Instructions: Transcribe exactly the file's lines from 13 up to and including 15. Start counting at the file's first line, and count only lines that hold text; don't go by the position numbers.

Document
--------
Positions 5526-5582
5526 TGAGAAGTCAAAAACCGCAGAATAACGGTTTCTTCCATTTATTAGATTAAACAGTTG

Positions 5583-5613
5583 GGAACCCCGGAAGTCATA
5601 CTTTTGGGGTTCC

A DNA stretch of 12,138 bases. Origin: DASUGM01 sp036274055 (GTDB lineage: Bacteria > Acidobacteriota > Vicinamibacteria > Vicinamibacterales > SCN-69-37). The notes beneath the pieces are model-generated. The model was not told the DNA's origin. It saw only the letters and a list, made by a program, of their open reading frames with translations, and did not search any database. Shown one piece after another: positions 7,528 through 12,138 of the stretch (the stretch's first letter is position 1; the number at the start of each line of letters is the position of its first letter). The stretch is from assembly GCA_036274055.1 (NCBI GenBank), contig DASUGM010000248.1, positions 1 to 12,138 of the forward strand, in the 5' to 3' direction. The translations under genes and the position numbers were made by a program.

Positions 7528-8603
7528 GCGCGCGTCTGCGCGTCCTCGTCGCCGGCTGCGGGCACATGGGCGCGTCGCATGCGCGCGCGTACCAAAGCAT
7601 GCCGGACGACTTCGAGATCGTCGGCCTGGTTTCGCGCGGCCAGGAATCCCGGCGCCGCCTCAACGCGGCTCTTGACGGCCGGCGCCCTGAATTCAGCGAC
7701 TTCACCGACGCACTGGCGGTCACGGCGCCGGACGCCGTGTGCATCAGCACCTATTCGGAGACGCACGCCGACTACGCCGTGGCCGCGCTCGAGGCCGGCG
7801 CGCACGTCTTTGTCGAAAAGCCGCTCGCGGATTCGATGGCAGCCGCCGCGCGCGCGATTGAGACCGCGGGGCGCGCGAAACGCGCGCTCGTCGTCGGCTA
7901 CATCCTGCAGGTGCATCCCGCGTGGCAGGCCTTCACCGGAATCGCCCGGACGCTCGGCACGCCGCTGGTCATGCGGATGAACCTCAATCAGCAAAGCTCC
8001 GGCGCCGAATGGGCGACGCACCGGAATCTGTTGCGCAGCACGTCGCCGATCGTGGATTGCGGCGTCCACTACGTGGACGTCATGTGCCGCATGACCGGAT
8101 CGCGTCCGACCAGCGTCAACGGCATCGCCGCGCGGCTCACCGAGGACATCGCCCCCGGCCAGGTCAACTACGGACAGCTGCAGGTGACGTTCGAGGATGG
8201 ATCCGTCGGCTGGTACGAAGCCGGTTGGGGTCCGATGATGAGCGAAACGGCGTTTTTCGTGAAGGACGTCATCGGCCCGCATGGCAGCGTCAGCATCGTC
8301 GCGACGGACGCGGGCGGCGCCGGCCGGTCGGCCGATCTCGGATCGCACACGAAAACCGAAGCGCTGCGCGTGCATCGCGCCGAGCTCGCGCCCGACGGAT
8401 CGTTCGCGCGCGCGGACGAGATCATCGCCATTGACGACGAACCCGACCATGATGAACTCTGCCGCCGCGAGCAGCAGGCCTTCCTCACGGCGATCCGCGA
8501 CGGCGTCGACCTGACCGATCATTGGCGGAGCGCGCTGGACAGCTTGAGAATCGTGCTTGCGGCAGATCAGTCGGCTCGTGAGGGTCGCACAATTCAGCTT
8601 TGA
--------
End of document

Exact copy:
8001 GGCGCCGAATGGGCGACGCACCGGAATCTGTTGCGCAGCACGTCGCCGATCGTGGATTGCGGCGTCCACTACGTGGACGTCATGTGCCGCATGACCGGAT
8101 CGCGTCCGACCAGCGTCAACGGCATCGCCGCGCGGCTCACCGAGGACATCGCCCCCGGCCAGGTCAACTACGGACAGCTGCAGGTGACGTTCGAGGATGG
8201 ATCCGTCGGCTGGTACGAAGCCGGTTGGGGTCCGATGATGAGCGAAACGGCGTTTTTCGTGAAGGACGTCATCGGCCCGCATGGCAGCGTCAGCATCGTC